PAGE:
Jun 23, 2018 Last Updated 7:44 AM, Jun 18, 2018

Profiting from displacement

Published: Jul 26, 2007


Lorraine V. Aragon

In search of honest, well-designed aid for people displaced by the Poso conflict

Until the mid-October 2003 village attacks, some of which were led by Javanese Jema’ah Islamiyah (JI) members, Jakarta leaders gave little thought to Poso. In their minds, the Malino Peace Accord orchestrated in December 2001 by Haji Yusuf Kalla, Coordinating Minister for Peoples’ Welfare, had solved the region’s conflicts.

The Malino Declaration, signed by Muslim and Christian counterparts, did lead to reduced levels of mass violence, and the initiation of several types of aid programs. However, low level violence continued, and much aid money continues to be siphoned off by wealthy businessmen handling development ‘projects’. It is also pilfered by under-funded and largely unregulated security troops, and even by some religious leaders who turn aid distribution into a seedy and personally profitable business. This endemic corruption, fuelled by poorly regulated aid and military funding, makes the region conducive for criminal operations and their unholy alliances with ideological extremists.

Newly built stores, facilities, and houses are ‘re-burned’ so that builders can win more lucrative contracts. A few church leaders re-sell rice allotments, housing plots, or even books and cassettes authored by conflict heroes, all for escalated prices. Military checkpoints skim fees from passing drivers. Soldiers demand food, supplies, and sometimes sex from ‘hosting’ villagers. Even civilian government officials find themselves intimidated by officers appropriating aid supplies. Those who dare to complain about such matters may find themselves forever silenced.

Some Internally Displaced People (IDP) have received absolutely nothing from government aid programs, while others are making ‘aid re-sale’ a lucrative career. Some IDPs register and collect aid in more than one village, while others are not registered at all and so dare not ask for anything. While there are government and religious leaders who truly are doing their best to ensure that basic aid such as rice and housing materials go to those most in need, others buy new cars and land from profits made through the commodification of conflict and aid.

As local villagers, IDPs, and many non-government organisation (NGO) leaders see it, Poso has become simply a big business project that simultaneously exploits and morally damages an already emotionally traumatised population. Many residents feel they can trust neither the central government that has repeatedly failed to protect them over the last five years, nor the local politicians and religious leaders who used ethnic and religious affiliations as a means to further their own interests.

The diasporapa

Between December 1998 and the end of 2002, an estimated 100,000 Christians and Muslims fled their villages in the wake of physical attacks and threats of further attacks. In some cases, volunteers working with the Protestant Crisis Centre team, whose goal and accomplishment was to save lives, evacuated civilians and even military troops from the crossfire. The leader of this team, Reverend Rinaldy Damanik, is currently in jail on a trumped up weapons charge. It seems Reverend Damanik has aggravated people in high places by complaining that his team was doing dangerous work that should have been undertaken by the security forces deployed before and after the Malino Accord.

Christians generally were evacuated south from Poso to Tentena, a virtually all-Christian highland lake village developed by Dutch missionaries in the late 1800s. They also fled to other Christian majority regions such as Manado or Napu. Muslims caught in fighting south of Poso were evacuated north to the southern border of Poso City, and were then directed by security forces to the now virtually all-Muslim coastal capital of the district, Poso City. Muslims also fled to Muslim-majority regions such as Palu, South Sulawesi, and Java, if they had family connections in these locations.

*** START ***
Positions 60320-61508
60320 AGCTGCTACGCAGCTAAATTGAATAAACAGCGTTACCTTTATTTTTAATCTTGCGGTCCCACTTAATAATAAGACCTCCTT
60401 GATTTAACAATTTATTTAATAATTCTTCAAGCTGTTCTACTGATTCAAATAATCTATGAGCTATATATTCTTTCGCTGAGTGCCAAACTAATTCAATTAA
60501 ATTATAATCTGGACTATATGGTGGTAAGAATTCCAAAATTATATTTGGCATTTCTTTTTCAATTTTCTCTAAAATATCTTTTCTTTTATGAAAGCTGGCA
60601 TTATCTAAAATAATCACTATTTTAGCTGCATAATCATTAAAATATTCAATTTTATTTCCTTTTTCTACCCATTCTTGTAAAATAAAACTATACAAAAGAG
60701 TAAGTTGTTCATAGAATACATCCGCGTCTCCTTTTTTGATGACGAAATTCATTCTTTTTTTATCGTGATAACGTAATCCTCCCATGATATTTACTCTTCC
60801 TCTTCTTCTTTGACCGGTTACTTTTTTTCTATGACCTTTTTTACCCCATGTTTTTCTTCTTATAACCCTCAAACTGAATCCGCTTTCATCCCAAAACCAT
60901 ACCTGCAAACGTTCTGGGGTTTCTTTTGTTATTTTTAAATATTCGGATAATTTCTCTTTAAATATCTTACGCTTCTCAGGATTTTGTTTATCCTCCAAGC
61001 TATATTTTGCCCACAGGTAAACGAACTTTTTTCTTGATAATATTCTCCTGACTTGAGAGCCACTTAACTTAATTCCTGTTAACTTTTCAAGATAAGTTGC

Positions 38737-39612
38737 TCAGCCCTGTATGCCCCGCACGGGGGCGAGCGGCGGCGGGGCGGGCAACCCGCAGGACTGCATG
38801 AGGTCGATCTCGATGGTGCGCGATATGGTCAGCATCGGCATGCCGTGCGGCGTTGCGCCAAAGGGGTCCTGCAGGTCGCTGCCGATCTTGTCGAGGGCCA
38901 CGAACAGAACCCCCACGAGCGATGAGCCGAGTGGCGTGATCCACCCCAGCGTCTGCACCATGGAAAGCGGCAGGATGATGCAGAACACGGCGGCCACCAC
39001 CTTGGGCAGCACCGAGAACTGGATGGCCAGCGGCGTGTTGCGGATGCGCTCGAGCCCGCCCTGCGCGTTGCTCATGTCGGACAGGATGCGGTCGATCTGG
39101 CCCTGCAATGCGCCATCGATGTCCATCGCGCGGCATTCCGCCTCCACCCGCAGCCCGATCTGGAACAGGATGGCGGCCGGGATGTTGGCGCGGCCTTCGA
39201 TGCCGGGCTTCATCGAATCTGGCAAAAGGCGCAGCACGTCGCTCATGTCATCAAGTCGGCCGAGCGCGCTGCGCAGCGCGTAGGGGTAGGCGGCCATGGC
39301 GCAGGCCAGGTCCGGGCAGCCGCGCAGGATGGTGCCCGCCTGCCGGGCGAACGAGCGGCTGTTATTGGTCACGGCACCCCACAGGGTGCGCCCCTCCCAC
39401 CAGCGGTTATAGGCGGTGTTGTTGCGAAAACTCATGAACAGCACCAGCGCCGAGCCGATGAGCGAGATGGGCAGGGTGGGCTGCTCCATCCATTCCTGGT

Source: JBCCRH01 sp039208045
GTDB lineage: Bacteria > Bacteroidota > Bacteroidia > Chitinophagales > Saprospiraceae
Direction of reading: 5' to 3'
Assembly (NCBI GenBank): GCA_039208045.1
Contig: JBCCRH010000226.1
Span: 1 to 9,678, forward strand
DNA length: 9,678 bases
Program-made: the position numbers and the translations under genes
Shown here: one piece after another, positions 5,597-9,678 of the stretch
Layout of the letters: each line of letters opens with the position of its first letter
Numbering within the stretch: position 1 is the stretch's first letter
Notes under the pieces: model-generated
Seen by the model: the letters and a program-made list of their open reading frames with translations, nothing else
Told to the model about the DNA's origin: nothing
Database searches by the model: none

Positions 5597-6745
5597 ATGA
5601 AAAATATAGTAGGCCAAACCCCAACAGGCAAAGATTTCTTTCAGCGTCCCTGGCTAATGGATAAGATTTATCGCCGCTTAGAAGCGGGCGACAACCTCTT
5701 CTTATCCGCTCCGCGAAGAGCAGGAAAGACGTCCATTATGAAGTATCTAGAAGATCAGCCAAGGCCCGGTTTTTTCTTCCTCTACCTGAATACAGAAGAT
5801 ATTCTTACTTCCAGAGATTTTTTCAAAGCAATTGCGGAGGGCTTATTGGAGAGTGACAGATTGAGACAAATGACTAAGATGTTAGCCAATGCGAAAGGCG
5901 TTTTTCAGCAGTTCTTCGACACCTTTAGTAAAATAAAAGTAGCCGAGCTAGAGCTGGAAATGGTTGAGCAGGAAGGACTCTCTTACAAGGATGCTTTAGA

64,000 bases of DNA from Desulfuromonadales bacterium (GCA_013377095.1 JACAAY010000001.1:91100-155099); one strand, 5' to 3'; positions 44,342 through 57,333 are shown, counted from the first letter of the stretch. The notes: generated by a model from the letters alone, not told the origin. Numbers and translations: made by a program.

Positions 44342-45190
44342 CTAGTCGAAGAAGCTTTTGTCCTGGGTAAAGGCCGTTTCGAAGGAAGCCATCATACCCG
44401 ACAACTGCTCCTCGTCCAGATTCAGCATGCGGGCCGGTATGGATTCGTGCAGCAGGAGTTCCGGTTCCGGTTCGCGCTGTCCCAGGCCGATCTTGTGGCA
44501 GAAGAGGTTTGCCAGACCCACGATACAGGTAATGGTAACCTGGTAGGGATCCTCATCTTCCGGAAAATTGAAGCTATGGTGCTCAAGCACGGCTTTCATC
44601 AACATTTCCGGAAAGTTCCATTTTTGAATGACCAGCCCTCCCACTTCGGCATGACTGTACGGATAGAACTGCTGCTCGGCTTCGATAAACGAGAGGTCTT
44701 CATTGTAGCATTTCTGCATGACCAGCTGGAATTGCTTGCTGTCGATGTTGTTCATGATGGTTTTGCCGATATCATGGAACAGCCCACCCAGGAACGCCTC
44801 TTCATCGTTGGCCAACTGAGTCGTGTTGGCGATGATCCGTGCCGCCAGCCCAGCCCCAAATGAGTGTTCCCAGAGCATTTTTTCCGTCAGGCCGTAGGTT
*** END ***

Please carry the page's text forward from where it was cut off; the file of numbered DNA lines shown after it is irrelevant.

About 15,000 Christian IDPs still live in the sub-district around Tentena. At least 3,000 of them reside in small houses that they built from local forest resources on a former mission airfield presently owned by the Central Sulawesi Protestant Church (Gereja Kristen Sulawesi Tengah or GKST). Environmental conservation specialists note the negative impact this dense settlement has had on local forests, Poso Lake, and nearby watersheds.

Several hours drive north, thousands of Muslim IDPs live scattered along the east-west road running through Poso, some in longhouse type barracks built by army soldiers at government expense. There are also an undetectable number of IDPs who just took refuge in the distant private homes of family or economic patrons. Many of these ‘privately distributed’ IDPs have less incentive to return to the Poso District. Many continue to believe that Poso is still ‘on fire’, just as it was when they first began their traumatic exodus. Some are damaged, potentially vengeful people.

Going home

Data from two IDP assessments made in June and September 2003 generated a clear pattern indicating which particular refugees, by religion and IDP location, wanted to return to their pre-conflict villages. Simply stated, those whose losses, however great, were only material property are far more eager to return ‘home’ than those whose relatives were the victims of physical violence.

‘Why’, many IDPs asked me, ‘have Poso District officials never come to major IDP locations to invite us back to our home areas?’ Is it because district leaders are still unable to guarantee safety and the rule of law? Or, is it really because they don’t want some ethnic or religious groups to return and undo the ‘ethnic cleansing’ and religious territorialisation that resulted from the regional warfare?’

Some people think that their leaders are afraid to visit displaced people who might shame them into admitting that government officials have rarely taken seriously their duty of care for all populations in the increasingly multiethnic Poso District. Personal invitations to IDP groups, perhaps even apologies, from district leaders would not be such a difficult or costly step for the Indonesian government, should it be brave enough to confront the needs and demands of local villagers.